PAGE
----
3 Truths about the Mother’s Day Caddis Hatch

One of the more fabled insect hatches on the great western rivers is the Mother’s Day caddis hatch.

I’ve been fortunate enough to experience it on both the Yellowstone and Madison Rivers in Montana. There have been some magical moments. At times, the water seemed to boil with rising trout, and they were eager to attack the elk hair caddis fly I was casting. Yet I’ve had some frustrating moments, too.

Here are three things you need to know about the Mother’s Day Caddis hatch if you’re hoping to fish it with success:

1. Mother’s Day will be too late.

Don’t circle Mother’s Day on your calendar and expect to have a banner day. Most years, you will be better off taking your mom to dinner because you’ll be a couple weeks too late.

The problem is not a lack of bugs.

I remember an evening in early May when our family was sitting outside on my parents’ lawn, about two hundred yards from the bank of the Yellowstone River. We had to go inside because the air was so thick with caddis flies that we could hardly open our mouths for fear of ingesting them. But there was no reason to grab my fly rod and head for the river. The spring runoff was in full force. The Yellowstone had turned into an angry torrent of chocolate milk.

Some years, the runoff begins before the caddis hatch in full force and the fishing is stellar. Honestly, the best you can usually hope for is a about a five- to seven-day window in late April. As fun as it is to fish the Mother’s Day caddis hatch, I would not recommend planning a trip to Montana in late April, unless you are prepared to fish the spring creeks. All it takes is a warm day or two to get the snow melting and the river churning.

2. You will have a hard time seeing your fly.

It’s a thrill to see so many caddis on the water and the trout going crazy. But it’s frustrating, too.

Your offering is just one of a smorgasbord of options. Even if a trout rises to your fly, how will you know it? It can be maddening to try to identify your fly as it floats float down a run where dozens of other caddis are fluttering on the surface.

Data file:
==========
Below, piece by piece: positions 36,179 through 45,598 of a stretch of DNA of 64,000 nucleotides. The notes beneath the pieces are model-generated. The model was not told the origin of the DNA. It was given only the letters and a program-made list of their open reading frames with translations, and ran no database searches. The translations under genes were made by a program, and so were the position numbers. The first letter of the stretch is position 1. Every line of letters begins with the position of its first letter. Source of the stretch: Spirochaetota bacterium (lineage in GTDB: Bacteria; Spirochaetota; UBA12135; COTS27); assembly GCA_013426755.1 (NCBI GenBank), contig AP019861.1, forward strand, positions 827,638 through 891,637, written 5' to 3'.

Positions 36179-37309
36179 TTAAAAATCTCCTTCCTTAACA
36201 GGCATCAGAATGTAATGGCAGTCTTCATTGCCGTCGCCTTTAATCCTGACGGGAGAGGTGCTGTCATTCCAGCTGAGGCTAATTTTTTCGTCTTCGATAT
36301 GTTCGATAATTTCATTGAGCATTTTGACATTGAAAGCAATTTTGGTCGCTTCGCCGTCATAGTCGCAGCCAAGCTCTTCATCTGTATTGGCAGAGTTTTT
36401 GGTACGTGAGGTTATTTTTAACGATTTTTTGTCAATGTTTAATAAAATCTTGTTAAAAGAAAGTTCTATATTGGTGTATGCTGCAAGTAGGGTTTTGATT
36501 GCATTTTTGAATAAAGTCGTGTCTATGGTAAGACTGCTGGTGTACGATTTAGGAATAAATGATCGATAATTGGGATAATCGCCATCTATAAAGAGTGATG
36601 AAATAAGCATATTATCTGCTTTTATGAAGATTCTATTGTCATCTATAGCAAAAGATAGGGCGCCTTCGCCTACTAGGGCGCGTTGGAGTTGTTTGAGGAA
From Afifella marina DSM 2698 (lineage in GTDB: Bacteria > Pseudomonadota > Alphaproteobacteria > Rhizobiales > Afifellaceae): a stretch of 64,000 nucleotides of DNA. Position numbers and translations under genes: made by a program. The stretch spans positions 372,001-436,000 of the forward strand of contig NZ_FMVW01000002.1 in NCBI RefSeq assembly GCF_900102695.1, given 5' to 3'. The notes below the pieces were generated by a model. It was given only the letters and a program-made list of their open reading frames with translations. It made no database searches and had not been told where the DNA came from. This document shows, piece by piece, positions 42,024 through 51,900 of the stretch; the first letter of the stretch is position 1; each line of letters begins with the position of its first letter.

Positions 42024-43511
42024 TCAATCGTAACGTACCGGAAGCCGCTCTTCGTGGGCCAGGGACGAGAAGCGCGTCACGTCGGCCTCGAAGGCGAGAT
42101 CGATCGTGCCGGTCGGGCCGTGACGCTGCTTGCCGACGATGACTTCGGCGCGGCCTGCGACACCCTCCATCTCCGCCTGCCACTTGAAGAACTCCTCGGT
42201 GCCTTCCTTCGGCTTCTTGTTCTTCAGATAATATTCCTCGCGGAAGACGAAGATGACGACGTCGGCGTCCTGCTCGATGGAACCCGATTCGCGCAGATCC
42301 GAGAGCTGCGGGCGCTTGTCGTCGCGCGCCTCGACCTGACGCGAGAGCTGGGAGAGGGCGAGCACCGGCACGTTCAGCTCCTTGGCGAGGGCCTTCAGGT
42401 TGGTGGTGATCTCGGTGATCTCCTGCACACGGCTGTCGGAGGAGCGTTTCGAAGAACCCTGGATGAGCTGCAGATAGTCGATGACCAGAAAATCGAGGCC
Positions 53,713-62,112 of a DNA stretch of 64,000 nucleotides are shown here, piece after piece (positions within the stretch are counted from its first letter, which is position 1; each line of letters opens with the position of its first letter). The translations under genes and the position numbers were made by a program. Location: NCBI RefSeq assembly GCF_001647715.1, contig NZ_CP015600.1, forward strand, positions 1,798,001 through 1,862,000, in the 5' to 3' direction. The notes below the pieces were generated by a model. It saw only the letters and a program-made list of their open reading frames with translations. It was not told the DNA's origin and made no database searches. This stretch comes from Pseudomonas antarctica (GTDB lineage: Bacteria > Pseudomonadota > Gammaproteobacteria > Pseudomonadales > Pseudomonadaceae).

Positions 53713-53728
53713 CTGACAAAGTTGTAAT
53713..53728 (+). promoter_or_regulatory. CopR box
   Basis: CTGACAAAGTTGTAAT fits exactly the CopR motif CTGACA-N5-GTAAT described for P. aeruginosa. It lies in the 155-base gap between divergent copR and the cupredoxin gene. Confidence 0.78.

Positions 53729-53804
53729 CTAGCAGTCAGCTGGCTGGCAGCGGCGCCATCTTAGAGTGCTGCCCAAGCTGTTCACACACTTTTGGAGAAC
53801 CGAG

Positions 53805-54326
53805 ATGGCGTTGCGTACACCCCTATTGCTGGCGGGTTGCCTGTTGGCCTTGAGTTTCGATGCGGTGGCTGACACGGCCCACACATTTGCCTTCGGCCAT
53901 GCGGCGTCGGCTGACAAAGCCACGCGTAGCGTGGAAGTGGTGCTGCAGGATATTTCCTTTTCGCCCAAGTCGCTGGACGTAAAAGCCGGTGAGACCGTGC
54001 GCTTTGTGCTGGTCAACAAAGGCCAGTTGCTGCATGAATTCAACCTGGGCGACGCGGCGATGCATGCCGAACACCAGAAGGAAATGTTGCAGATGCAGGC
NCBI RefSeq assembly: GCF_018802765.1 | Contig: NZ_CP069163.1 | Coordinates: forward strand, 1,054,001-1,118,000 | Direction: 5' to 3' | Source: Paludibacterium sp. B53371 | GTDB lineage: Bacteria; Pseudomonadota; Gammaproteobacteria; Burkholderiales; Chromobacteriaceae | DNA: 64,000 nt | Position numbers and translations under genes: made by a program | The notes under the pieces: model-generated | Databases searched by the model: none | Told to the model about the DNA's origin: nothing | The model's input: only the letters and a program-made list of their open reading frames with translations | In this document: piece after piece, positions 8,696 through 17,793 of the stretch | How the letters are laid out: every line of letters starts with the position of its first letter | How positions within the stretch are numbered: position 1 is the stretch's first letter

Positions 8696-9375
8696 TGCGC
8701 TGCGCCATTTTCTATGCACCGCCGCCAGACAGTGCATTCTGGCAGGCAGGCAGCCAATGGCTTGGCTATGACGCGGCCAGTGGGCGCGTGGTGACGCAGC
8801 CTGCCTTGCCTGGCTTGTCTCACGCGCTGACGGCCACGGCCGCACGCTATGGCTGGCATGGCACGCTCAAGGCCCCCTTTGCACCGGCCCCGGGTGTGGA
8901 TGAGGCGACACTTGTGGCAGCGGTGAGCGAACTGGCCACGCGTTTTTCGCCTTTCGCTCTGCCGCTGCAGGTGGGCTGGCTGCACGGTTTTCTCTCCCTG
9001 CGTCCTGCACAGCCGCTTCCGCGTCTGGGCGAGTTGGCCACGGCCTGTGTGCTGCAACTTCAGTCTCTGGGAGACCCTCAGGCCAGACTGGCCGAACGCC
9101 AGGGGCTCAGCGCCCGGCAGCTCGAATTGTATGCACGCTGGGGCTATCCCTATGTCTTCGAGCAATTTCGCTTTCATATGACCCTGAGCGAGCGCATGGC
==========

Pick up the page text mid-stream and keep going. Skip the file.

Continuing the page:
One solution: If you tie your own flies, tie a strip of colorful fiber on the top of your elk hair caddis fly. Lay it on top of the elk hair. Personally, I like to use a strip of red Antron body wool. If you don’t tie flies, you might find a fly tyer who will do this for you — even to flies that have already been tied. I’ve even thought about applying some model paint to the top of the elk hair. I have no idea, though, how this experiment would work.

There is another option, and that’s the third thing you need to know.

3. You may have better success under the surface.

Fishing beneath the surface works before the hatch is going hard, and it’s effective even when the hatch is at its peak. Before the hatch starts in earnest, I like to use a beadhead red fox squirrel nymph and then add a beadhead caddis pupa as a dropper.

A few years ago, I picked up several 16-inch rainbows in the Yellowstone River in Paradise Valley on beadhead fox squirrel nymphs about a week before the hatch kicked into gear. When the hatch is at its peak, I will fish with an elk hair caddis on the surface and then drop a LaFontaine’s Emergent Sparkle Pupa which will float in the film, just below the surface.

You’ll be surprised how many trout you will catch on the dropper.

It’s a small window every year when the caddis are on the water and the water conditions are right for fly fishing. Some years, the window doesn’t open at all. But when it does, you can have quite a day. You’ll have caddis crawling all over your clothes and your glasses. You might even coax some trout to take your imitation.

And then the fun begins.

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